Peer Leaders seeks upperclassmen studentsBy Camille Corbett | 01/23/2013 11:00pm
The Peer Leaders Program, a mentoring program for first-year students that places upperclassmen in classrooms across campus, is accepting applications for upperclassmen peer leaders until Jan. 28.
In its second year, the Peer Leaders program is intended to be an in-class tool, placing upperclassmen students in first-year classrooms to assist professors with understanding their younger peers and first-year students with adjusting to a college curricula.
“This is the second year we are recruiting for Peer Leaders,” Litsa Orban, assistant director for First Year Experience programs, said. “It evolved last year, as the First Year Experience area was developing. We find that the Peer Leader role increases student comfort in the learning environment. After this past year, we also saw great value in the partnership between the Peer Leader and instructor.”
Mary Alice Porter, coordinator of First Year Experience and parent programs, said the Peer Leaders are often looked to as role models for the younger students in the classroom.
“We look to Peer Leaders to be the role models to the students; they can help them in their transition in the university. For the peer leaders, it’s a learning experience and they get to grow by being leaders,” Porter said. “The professors benefit because it gives that peer outlook and advice from people that can relate to their students.”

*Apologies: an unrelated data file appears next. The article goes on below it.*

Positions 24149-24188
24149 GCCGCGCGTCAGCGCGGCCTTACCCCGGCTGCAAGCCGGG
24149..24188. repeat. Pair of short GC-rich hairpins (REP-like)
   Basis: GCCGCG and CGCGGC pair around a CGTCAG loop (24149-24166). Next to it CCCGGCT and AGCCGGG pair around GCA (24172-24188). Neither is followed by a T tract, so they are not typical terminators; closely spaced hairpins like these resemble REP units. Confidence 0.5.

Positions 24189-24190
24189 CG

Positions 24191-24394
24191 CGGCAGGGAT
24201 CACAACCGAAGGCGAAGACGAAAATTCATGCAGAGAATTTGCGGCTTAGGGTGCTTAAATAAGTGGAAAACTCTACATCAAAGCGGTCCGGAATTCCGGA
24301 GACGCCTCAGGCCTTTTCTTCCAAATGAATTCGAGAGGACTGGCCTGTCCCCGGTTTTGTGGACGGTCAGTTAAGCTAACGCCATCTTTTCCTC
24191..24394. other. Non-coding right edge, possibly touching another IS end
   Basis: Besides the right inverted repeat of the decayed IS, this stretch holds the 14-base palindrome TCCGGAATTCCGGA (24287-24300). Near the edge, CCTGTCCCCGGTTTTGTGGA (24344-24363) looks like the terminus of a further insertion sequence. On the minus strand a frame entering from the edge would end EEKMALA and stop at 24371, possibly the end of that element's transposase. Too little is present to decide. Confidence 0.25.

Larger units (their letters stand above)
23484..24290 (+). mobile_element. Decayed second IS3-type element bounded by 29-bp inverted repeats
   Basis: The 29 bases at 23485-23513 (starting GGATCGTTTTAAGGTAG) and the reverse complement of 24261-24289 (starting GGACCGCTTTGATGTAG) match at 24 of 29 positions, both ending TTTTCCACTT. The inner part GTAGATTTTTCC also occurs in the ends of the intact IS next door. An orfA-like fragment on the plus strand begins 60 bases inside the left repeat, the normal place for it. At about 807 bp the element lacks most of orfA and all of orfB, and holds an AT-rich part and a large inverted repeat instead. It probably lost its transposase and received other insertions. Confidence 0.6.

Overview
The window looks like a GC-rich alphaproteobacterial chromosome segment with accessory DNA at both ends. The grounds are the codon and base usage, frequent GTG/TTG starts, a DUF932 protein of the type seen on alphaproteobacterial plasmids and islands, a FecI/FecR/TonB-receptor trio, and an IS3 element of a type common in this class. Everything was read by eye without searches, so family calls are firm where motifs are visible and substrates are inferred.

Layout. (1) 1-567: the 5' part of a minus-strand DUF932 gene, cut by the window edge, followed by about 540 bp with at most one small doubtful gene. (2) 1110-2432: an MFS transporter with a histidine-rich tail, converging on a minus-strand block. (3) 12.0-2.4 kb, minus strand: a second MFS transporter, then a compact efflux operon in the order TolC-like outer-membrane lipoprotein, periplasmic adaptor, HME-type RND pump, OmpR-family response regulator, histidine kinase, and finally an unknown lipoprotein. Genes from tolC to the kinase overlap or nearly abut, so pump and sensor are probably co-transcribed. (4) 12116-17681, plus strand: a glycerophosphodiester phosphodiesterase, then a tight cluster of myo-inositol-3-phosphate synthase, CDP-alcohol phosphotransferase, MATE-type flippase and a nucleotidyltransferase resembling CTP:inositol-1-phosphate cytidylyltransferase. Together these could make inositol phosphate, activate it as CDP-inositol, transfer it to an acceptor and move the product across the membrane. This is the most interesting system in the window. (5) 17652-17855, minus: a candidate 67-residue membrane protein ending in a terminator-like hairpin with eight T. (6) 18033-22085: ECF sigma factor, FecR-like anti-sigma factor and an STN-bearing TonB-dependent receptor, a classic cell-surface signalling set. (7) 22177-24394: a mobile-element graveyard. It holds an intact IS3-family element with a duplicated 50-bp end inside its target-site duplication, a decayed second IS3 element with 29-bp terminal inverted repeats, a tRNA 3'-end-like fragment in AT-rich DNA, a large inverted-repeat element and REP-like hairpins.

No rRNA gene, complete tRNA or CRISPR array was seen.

For some students, this program is as a form of community service and giving back.
“Peer Leaders is a great way to build leadership skills and give back to the campus community,” said Sean Johnson-Sippial, a junior majoring in management and information sciences.
Orban said not everyone is qualified to be a Peer Leader.They must show leadership skills and academic drive in order to be considered for the position.
“Peer Leaders must demonstrate a commitment to academic and social success at the Capstone,” Orban said. “We hope they are knowledgeable about campus life and resources and truly care about first-year students.”
In addition, students have to be trained to be a Peer Leader through a variety of media.
“Training overviews first-year student transition, instructor-Peer Leader partnerships and the Peer Leader role,” Orban said.
Additionally, Orban said most of those who participated, including professors, Peer Leaders and students, had a positive experience in the program.
“Our assessment indicated benefits for all involved – the students, the instructors and the Peer Leaders,” Orban said. “Overall, the students found the course relatable and supportive, the instructor benefited from the Peer Leader’s contributions and ability to engage students in a unique way, and the Peer Leaders stated they were part of a valuable leadership and able to create meaningful relationships with UA instructors and their peers.”